April 18, 2003

Christmas Tree Scouting Report -
Number 4

Welcome to the Christmas Tree Scouting Report for the week ending April 18. The next report will be available after 4 PM on Friday April 25. To receive a FAX of this week's message, please call (814) 865-1636. To report pest activity at your location or request the email report, please call 717 772-5229. 

What a difference in the weather this week compared to last. The week started out beautifully, giving growers a chance to get their seedlings planted and, hopefully apply some chemical controls. There was a lot of white pine weevil activity this week in Columbia, Dauphin, Lebanon, Luzerne, Northumberland and Perry counties. A few eggs were found in white pine terminals in Columbia and Perry counties. In Dauphin, Lebanon, Luzerne and Northumberland counties adults and feeding damage were observed on white pine, but no eggs were located. However, in Lebanon County, adult feeding damage to Norway spruce was noticed and when the terminals were examined closely, eggs were found. Growers must remember that this weevil is capable of destroying several years of terminal growth on eastern white pine, all spruce species, Douglas fir and occasionally true firs. Besides using a registered insecticide labeled for any pest, timing and good coverage are necessary for getting optimal control. Only the top 1/3 of the trees should be sprayed when white pine weevils or their spring feeding damage is noticed. Once eggs hatch under the bark of the terminals, the larvae cannot be controlled with chemicals. They must be cut out. If you have not applied your 1st spray for white pine weevil, do so as soon as possible to prevent further damage.

Cooley Spruce gall adelgids on the underside of Douglas fir needles in Columbia, Lebanon and Northumberland counties are beginning to produce wax over their entire body. Soon, long waxy filaments will completely cover this maturing female and she will begin to lay egg. In Columbia County, maturing females of eastern spruce gall adelgid are covered with masses of white, cottony wax. They are easy to see on the branches, near the terminal buds. No eggs were found. This indicates the window for control is ending and the next time to control this insect pest will be in the fall, after damage has been done to the trees.

The overwintering eggs of the balsam twig aphid are close to 90% hatched in Berks, Columbia, Dauphin, Lebanon and Northumberland counties. If you grow a variety of true firs, you already know that certain varieties break bud before others. It is a good practice to monitor those earlier varieties and begin spraying closer to bud break to insure all overwintering eggs of this aphid pest are hatched.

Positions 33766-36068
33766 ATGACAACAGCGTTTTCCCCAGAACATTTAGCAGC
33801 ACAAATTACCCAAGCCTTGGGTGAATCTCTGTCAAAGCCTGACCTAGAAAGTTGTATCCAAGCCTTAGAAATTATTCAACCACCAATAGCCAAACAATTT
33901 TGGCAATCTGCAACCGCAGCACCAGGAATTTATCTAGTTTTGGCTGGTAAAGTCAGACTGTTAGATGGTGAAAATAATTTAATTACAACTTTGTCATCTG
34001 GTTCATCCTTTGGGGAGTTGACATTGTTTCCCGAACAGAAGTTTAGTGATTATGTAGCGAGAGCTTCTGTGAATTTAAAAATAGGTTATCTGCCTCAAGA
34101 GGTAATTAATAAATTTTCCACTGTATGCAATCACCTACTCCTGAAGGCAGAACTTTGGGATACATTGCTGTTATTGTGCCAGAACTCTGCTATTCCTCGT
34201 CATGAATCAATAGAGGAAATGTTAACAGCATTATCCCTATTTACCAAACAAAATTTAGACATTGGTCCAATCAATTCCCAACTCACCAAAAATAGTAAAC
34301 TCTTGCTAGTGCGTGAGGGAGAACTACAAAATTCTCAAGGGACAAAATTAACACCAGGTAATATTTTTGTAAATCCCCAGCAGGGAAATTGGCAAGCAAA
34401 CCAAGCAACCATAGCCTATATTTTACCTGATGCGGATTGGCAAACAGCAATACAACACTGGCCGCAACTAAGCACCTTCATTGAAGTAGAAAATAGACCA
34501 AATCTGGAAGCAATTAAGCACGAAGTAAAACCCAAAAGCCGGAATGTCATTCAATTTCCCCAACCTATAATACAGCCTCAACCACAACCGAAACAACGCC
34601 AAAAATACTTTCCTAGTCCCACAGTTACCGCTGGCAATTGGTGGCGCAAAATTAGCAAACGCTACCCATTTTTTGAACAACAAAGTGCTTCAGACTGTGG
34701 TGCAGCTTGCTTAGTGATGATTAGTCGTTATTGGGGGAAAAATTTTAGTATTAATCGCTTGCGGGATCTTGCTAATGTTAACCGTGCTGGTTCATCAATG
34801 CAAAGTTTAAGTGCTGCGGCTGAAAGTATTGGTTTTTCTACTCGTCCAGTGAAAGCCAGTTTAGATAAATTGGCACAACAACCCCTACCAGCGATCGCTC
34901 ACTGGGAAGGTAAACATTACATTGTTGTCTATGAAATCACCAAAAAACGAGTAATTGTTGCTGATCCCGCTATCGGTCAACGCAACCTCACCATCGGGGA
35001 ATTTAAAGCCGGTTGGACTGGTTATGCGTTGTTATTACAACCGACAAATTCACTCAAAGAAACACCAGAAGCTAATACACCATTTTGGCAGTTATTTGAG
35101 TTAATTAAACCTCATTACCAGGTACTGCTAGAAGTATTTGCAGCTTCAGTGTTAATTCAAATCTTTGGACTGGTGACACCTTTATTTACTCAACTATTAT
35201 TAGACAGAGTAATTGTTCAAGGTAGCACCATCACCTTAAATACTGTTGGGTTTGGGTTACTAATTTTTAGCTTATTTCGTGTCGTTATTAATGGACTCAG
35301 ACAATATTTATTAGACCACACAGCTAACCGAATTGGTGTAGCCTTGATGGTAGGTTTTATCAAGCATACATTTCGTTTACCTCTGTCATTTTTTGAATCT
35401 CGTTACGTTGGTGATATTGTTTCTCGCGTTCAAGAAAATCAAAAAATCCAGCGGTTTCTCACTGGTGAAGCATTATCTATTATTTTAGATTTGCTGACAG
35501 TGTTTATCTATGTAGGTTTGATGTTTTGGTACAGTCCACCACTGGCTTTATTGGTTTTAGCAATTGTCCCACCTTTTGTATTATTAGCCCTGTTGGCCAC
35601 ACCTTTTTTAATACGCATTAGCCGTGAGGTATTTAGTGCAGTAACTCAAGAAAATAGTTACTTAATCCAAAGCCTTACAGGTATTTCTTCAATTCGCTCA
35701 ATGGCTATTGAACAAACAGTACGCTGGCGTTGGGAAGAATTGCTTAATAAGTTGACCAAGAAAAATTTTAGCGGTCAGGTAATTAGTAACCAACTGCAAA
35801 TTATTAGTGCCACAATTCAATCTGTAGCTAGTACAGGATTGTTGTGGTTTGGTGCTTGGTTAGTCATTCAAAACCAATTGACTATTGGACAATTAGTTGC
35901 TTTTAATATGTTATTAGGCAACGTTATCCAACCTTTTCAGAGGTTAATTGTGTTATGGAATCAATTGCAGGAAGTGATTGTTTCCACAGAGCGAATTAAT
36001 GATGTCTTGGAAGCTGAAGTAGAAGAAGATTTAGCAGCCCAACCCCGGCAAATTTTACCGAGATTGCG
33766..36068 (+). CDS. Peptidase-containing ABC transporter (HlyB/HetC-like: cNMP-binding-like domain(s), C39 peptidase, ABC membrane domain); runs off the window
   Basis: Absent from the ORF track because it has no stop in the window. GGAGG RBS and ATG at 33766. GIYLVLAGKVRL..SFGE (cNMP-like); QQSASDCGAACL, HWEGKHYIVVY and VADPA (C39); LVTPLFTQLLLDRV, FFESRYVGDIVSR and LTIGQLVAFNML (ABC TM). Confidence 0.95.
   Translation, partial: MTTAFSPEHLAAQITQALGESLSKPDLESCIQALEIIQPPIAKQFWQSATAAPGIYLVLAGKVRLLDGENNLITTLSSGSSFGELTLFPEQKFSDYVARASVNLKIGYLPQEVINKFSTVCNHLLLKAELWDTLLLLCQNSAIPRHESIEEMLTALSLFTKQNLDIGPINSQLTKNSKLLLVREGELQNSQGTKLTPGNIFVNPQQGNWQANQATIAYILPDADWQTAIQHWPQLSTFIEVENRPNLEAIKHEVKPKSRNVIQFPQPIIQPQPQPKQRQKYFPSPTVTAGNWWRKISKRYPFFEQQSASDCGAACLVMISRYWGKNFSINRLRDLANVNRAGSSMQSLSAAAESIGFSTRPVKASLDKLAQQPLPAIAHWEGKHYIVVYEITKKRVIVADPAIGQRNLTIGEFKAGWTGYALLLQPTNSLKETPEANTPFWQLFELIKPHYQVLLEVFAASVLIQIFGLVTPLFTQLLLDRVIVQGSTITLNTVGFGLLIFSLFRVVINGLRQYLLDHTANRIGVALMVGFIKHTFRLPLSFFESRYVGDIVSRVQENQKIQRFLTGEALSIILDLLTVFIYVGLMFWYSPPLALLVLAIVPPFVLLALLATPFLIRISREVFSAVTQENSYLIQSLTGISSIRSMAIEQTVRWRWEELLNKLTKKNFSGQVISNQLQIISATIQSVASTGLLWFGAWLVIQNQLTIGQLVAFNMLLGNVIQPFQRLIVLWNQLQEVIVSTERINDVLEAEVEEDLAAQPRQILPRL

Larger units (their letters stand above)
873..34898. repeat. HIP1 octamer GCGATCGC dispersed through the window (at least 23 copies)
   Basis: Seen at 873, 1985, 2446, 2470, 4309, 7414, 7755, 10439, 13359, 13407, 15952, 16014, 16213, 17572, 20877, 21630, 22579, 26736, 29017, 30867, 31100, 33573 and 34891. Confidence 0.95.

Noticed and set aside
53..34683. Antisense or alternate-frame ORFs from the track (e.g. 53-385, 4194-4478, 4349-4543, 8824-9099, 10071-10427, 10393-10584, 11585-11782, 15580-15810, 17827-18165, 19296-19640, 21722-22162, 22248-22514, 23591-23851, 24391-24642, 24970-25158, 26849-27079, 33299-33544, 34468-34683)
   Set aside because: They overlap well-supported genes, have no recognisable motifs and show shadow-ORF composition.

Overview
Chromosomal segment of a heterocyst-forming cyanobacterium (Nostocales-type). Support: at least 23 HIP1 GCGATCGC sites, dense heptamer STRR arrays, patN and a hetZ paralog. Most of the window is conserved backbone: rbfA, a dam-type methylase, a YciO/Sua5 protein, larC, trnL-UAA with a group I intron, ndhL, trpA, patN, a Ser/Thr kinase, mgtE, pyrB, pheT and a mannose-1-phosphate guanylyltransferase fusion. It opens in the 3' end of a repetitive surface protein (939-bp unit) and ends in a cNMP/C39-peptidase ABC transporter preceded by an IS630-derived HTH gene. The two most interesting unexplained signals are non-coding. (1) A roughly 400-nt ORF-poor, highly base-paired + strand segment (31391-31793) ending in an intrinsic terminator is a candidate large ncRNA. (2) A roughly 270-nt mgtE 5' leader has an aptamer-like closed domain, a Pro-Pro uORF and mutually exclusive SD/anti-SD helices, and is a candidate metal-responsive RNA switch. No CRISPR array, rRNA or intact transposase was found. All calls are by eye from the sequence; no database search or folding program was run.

Eriophyid mites have been found on Blue and Norway spruce at many locations already this year. These minute mites are known to cause significant damage in the form of bronzing or russeting of the needles. When populations are extremely high, control is warranted. Although not controlled by traditional miticides, these unique mites are easily killed with oil or formulations of carbaryl. But remember, two applications are necessary to control those mites not eliminated by the 1st spray. Light populations of eriophyids on true firs are noticed from time to time, but a population high enough to cause damage is unusual in Pennsylvania. This week in Dauphin County, high populations of hemlock rust mite were found on Concolor fir and damage to last year's growth was evident. In North Carolina, hemlock rust mite is a serious pest on Fraser fir. But, in Pennsylvania the common eriophyid on Fraser fir is a related species, Nalepella octonema. This species does not have a common name but may be referred to as the fir rust mite. Rarely have we seen damage from this fir rust mite.

Male and female cones are beginning to form on Douglas fir in Berks and Lebanon County. Female cones tend to be closer to the top of the tree and stand up right, whereas male cones are on the lower branches. The male cones hang downward and are normally more plentiful. These unique looking structures are sometimes mistaken for galls or other insect or disease conditions. Cones were also noticed forming on balsam fir in Berks County.

Elongate hemlock scale overwintering eggs have not started to hatch on Fraser fir in Columbia County. This scale is also known to infest spruce and Douglas fir, but does not appear to cause significant damage to those hosts.

Another scale pest that we will be monitoring is Aspidiotus crytomeriae, the "cryptomeria scale". This scale has two crawler emergence periods per season, the first usually in early June and the second in early September. This scale can be recognized by its oval covering. It has a golden yellow center, composed of cast skins, surrounded by gray-white waxy material secreted by the scale insect.

The next report will be available after 4 PM on Friday April 25th, 2003.